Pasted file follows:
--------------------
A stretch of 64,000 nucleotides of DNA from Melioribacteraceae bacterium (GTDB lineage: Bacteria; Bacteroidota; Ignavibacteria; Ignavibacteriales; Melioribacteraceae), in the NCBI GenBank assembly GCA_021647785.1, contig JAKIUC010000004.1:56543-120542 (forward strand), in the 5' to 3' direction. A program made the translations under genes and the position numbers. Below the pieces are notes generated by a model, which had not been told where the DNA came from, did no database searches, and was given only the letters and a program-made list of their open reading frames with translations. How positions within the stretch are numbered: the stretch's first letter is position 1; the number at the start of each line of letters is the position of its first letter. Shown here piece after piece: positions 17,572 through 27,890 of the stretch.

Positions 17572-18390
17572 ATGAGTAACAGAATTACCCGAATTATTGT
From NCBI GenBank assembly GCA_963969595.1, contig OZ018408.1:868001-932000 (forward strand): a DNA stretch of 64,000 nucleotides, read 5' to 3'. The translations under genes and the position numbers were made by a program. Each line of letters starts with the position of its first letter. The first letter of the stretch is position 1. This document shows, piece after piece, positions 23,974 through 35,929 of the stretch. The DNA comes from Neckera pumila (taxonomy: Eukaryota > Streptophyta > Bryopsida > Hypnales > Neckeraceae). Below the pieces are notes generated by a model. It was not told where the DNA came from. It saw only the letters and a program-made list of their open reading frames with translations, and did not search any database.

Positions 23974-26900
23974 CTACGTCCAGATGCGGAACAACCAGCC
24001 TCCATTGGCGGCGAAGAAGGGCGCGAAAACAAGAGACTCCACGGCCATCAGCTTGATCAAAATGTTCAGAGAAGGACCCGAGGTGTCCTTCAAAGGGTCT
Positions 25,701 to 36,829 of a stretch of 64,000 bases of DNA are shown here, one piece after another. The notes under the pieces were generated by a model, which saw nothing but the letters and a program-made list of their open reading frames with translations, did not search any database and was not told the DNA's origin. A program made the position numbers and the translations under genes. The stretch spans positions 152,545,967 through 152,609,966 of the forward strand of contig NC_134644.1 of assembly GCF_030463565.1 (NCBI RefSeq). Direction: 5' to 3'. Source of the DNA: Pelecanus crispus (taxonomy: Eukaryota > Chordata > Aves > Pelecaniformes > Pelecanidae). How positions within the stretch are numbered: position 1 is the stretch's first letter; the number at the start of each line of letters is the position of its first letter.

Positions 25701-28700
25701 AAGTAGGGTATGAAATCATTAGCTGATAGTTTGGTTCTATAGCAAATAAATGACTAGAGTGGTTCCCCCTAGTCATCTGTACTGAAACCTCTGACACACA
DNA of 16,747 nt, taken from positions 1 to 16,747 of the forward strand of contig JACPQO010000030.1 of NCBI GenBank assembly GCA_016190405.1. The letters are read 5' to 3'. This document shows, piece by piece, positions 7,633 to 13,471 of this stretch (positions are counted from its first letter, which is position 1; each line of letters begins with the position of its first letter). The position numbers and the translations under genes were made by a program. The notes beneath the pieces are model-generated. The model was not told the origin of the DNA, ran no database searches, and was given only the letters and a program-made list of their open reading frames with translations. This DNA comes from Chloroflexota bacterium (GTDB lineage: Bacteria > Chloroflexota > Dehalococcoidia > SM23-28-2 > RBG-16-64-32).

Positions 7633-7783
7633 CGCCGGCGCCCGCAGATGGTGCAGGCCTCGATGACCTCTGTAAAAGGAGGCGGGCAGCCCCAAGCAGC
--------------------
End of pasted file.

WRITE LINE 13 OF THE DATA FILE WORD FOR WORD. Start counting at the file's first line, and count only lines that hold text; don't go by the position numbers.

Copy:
7633 CGCCGGCGCCCGCAGATGGTGCAGGCCTCGATGACCTCTGTAAAAGGAGGCGGGCAGCCCCAAGCAGC